Sovereign funds shift towards China despite trade tensions as Europe loses lustre

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Sovereign wealth investors are becoming disenchanted with Europe as an investment option amid a surprise shift towards China, despite the ongoing trade tensions with the US, new research suggests.

Asset management veteran Invesco revealed the surprise result from its latest survey of global sovereign funds and central bank reserve managers, representing more than $20tn of assets.

Although more than 80 per cent of sovereigns cited trade tensions as having had an influence on asset allocation decisions, China’s attractiveness as an investment destination over the next three years scored an average rating of 6.1 out of 10 among sovereign investors, a marked increase on 2017’s 5.2 rating.

Despite the study being carried out during a period of ongoing rhetoric on a US-China trade war, those surveyed saw China’s pledge to improve safeguarding of intellectual property as grounds for optimism that some resolution of tensions would be reached.

The unique competitive dynamics of China are appealing for sovereigns seeking more diversification, the survey found, although transparency remains a significant obstacle to higher allocations in China for sovereigns. For those sovereigns with no existing allocation to China, investment restrictions and currency risk are seen as the main impediments.

Europe’s own geo-political woes have not been so readily dismissed by sovereign funds, however, with a combination of slowing economic growth and perceptions of rising political risk leading to a decline in the region’s attractiveness for sovereigns, the report said.

Brexit is now influencing asset allocation decisions for 64 per cent of sovereigns, while continental Eurozone internal politics such as the ascendance of populist movements in major European economies such as Germany and Italy are impacting asset allocation decisions for 46 per cent.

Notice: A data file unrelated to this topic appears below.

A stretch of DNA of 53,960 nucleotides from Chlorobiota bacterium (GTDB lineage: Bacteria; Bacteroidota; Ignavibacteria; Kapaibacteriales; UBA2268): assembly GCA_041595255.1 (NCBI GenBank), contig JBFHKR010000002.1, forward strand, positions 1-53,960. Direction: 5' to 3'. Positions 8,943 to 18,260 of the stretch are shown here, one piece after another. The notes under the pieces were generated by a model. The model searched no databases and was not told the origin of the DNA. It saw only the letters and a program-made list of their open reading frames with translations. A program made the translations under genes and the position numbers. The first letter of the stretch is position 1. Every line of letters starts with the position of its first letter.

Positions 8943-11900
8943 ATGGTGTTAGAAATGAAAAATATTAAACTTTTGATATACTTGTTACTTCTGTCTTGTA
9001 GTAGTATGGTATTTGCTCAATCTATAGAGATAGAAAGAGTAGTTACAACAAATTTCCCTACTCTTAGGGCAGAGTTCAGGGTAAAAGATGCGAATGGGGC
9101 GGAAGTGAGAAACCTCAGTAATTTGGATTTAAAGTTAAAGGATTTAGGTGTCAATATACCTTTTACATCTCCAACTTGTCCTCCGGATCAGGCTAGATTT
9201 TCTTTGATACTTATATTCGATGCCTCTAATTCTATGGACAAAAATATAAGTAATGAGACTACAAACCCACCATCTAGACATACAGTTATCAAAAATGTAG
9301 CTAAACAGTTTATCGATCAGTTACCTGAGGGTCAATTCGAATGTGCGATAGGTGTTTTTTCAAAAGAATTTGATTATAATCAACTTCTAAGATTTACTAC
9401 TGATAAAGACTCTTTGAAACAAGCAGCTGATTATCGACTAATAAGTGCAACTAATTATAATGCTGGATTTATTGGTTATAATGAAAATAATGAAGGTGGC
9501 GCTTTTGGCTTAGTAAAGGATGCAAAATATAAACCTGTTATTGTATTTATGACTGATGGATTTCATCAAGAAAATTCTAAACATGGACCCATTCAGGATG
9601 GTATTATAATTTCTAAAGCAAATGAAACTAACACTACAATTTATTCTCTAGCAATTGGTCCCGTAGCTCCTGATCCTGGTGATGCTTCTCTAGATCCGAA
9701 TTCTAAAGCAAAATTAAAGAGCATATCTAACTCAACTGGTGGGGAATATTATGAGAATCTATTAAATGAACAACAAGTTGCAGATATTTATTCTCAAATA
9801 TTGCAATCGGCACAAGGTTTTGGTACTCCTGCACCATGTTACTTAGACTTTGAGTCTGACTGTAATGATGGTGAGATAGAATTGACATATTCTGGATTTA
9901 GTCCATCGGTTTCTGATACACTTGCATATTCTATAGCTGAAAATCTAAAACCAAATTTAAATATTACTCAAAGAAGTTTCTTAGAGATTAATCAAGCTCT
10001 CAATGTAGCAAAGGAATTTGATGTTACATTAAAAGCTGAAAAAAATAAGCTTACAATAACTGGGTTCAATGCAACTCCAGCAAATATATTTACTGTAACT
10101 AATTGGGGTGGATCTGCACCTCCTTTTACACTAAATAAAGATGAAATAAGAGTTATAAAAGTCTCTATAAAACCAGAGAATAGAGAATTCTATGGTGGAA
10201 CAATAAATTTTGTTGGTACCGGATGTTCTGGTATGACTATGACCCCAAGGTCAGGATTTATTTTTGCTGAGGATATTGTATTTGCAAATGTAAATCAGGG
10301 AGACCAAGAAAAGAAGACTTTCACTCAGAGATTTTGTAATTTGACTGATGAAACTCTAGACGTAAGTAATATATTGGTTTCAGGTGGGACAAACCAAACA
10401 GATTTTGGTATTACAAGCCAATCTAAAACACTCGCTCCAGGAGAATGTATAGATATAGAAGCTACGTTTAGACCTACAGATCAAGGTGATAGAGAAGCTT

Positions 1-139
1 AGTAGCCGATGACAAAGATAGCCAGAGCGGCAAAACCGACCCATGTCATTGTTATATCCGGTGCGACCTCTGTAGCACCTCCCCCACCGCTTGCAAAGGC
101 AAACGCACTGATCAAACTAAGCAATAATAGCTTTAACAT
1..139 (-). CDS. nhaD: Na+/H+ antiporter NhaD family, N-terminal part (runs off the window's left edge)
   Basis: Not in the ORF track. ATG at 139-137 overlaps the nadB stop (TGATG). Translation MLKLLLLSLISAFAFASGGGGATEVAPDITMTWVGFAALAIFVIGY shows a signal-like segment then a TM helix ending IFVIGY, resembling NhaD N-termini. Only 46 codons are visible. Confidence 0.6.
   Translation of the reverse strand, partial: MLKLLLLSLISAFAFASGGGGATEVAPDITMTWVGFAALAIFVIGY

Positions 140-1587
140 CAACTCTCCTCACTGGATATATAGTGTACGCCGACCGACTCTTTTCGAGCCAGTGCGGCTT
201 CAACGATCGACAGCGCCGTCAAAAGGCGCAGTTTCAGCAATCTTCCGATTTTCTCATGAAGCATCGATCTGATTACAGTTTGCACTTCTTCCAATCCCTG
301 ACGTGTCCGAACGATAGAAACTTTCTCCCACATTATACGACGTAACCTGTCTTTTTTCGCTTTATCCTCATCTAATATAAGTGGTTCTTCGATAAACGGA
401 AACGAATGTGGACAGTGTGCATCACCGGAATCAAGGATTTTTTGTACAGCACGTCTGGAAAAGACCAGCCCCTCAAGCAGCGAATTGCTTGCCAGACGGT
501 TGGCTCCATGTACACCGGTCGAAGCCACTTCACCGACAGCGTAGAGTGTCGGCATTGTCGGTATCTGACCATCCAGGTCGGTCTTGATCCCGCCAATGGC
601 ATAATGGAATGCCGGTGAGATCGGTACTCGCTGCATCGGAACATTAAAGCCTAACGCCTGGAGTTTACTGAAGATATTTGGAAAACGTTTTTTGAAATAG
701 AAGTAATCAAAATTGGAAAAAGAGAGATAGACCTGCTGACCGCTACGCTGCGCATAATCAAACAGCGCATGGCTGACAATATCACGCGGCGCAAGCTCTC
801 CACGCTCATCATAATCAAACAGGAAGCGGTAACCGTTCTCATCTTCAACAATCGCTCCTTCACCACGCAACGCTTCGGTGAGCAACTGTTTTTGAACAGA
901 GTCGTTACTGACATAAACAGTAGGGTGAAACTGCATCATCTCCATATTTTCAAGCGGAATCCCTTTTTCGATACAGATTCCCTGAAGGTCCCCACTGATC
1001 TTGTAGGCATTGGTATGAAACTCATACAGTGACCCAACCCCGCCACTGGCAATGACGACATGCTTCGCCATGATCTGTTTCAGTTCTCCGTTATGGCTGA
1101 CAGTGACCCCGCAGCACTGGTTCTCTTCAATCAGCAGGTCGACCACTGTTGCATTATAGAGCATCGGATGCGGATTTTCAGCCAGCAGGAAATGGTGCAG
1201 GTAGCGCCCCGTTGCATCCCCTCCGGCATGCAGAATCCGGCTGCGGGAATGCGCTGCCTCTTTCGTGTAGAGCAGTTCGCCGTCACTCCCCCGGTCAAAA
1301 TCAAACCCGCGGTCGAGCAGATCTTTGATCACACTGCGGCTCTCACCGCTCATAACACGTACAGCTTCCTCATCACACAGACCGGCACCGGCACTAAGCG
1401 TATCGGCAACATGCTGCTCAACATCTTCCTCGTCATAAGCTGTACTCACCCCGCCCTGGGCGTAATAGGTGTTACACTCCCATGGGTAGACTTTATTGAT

This has resulted in Europe falling out of favor, with nearly one third of sovereign investors decreasing allocations to Europe in 2018 and a similar number planning further decreases in 2019, the Invesco report said.

Only 13 per cent of sovereigns plan on increasing allocations to Europe this year, compared to a 40 per cent allocation to Asia and 36 per cent to Emerging Markets.

Alex Millar, Head of EMEA Institutional at Invesco, said, “Our authoritative annual study of the global sovereign segment shows sovereigns and central banks preparing for an end to the current economic cycle seen within two years, leading them to be more defensive and diversified in their portfolios.

“Sovereigns have reduced equity exposure in favor of fixed income, but continue to blaze a trail with rising long term commitments to private markets, which for larger sovereigns now include direct investments in China and the technology sector.”

John Galateria, head of North America Institutional at Invesco, added, “As trade wars continue to impact markets, our research shows sovereigns’ shifting toward China, demonstrating their ability to look past short-term geo-political issues and capitalize on core dynamics, in this case the continued maturing of the world’s second largest economy.

“Another particularly notable finding is the rapid development of ESG implementation by sovereigns with their focus moving from ‘G’ governance initiatives to more closely looking at ‘E’ environmental initiatives.”

 

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